This focus on nature and biodiversity conservation can bring greater security to countries around the world where wildlife trafficking and illegal fishing undermine the rule of law and the ability of communities to make a living and feed their people. Conserving biodiversity can force us to confront the pollution in our midst that undermines species everywhere, including humans, particularly plastic pollution. Moreover, if we conserve biodiversity, we will be able to ensure nature-based solutions to the climate crisis that come from the storage of carbon in trees, in the ground, and even in animals such as whales. And finally, by minimizing biodiversity loss, we are helping to protect ourselves from viruses like COVID-19 that are transmitted between humans and wild animals when they come into too close contact. Thus, conserving biodiversity contributes many important co-benefits, beyond the benefits to nature itself.
I believe focusing on nature is something that everyone can get behind – no matter where they live or what they do or their age, gender, religion, or culture. And that is why I am optimistic about our ability to reverse the trajectory of biodiversity loss that we are on today. E.O. Wilson and Tom Lovejoy were optimistic about the future, too. Wilson said recently that he believed that “we are on the brink of a new era, in which the value extends to saving the rest of nature. Knowing it, preserving it, studying it, understanding it, appreciating it….” Similarly, Lovejoy told National Geographic in 2015, “There are things we can do together…There are biological solutions that would benefit everyone.” So, in their honor, I am determined in 2022 and beyond to find those solutions and to work hard to achieve them – to use American leadership and diplomacy to conserve nature for today and for generations to come.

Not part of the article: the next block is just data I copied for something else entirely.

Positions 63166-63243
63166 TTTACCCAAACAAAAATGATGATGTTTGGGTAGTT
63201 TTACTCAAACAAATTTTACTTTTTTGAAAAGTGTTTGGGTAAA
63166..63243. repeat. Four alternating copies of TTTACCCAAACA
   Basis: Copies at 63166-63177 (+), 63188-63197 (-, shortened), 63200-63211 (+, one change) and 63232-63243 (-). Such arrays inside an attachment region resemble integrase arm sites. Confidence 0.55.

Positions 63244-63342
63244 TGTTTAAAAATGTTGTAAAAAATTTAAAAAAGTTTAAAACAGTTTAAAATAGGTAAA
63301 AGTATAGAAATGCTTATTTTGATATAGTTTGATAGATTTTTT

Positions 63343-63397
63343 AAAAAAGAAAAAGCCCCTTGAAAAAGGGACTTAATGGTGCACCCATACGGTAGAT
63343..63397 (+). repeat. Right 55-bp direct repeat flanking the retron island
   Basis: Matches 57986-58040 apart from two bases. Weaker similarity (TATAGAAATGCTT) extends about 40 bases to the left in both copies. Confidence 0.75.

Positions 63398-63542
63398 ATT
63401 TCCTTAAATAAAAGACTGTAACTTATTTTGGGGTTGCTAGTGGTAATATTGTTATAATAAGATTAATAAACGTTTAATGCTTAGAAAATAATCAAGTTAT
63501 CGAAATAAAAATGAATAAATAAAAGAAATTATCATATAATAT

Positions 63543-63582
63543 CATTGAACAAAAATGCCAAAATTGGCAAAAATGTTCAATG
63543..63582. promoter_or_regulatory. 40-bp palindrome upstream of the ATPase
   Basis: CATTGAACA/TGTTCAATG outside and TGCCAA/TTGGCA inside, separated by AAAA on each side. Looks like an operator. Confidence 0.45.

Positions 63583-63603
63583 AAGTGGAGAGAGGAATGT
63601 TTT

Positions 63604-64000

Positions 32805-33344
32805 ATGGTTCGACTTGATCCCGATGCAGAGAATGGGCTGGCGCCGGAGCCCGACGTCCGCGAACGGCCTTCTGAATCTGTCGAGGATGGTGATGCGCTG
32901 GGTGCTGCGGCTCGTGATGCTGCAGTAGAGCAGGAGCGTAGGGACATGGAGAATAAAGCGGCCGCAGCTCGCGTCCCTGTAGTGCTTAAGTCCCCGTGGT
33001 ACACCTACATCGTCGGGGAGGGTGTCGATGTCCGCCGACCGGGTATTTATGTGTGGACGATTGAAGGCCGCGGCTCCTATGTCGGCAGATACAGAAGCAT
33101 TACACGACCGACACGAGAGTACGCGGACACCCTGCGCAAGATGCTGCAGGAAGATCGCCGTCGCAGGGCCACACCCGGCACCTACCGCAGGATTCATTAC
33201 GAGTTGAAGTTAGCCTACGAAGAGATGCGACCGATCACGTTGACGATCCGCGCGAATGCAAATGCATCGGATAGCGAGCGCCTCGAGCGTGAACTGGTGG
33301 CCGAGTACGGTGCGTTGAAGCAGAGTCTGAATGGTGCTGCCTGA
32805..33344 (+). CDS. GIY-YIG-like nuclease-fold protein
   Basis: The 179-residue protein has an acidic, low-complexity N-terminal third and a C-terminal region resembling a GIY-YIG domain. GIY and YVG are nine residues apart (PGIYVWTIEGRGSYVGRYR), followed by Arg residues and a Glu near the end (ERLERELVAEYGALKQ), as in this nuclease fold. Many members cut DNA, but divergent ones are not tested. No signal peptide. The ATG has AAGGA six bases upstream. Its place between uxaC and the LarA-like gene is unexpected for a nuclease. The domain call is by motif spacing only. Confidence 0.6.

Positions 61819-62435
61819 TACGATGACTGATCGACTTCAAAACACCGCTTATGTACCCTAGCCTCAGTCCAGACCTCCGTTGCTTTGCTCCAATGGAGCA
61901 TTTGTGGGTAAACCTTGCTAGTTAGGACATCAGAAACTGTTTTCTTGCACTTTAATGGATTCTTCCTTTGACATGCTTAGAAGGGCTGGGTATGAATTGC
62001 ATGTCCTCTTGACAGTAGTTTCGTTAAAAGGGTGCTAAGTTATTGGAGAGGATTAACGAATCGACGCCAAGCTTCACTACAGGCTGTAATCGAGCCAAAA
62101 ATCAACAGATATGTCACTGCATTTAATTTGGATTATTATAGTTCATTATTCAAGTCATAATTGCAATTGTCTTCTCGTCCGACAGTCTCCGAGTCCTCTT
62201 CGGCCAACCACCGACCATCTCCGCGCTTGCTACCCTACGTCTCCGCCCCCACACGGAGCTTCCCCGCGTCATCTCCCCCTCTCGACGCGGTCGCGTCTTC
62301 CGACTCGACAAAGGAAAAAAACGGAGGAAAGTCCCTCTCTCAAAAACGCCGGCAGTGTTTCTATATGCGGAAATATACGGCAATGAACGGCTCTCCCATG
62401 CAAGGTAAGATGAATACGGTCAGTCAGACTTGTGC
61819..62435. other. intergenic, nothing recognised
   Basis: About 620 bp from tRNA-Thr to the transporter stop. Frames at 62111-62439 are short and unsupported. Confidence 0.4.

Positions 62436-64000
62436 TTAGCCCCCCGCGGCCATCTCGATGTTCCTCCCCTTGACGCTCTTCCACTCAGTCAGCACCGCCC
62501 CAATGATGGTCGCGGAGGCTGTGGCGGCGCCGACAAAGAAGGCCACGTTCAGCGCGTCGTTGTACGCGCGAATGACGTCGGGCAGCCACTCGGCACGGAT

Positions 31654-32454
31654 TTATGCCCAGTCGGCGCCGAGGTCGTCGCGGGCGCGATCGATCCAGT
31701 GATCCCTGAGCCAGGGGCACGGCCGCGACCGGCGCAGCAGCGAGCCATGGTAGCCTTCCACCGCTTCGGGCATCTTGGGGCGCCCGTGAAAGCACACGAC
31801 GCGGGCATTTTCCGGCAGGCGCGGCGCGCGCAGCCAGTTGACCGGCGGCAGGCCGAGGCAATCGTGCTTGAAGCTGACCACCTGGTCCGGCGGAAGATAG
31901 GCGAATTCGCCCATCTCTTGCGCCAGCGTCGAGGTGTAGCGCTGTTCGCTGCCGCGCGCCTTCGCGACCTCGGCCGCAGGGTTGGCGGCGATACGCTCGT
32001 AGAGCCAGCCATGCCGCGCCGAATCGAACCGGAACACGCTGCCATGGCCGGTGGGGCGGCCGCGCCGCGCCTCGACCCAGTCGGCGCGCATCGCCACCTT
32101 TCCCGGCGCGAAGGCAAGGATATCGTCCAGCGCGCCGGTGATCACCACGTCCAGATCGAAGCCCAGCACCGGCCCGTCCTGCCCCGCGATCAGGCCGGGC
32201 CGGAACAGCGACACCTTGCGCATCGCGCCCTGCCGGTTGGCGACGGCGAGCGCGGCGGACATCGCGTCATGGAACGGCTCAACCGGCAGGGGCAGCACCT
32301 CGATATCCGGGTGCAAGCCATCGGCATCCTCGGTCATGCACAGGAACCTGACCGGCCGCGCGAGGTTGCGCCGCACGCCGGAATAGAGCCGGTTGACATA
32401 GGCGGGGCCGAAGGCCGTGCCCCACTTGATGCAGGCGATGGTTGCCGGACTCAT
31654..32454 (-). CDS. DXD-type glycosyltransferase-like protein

About the Author: Monica Medina is the Assistant Secretary for the Bureau of Oceans and International Environmental and Scientific Affairs at the Department of State.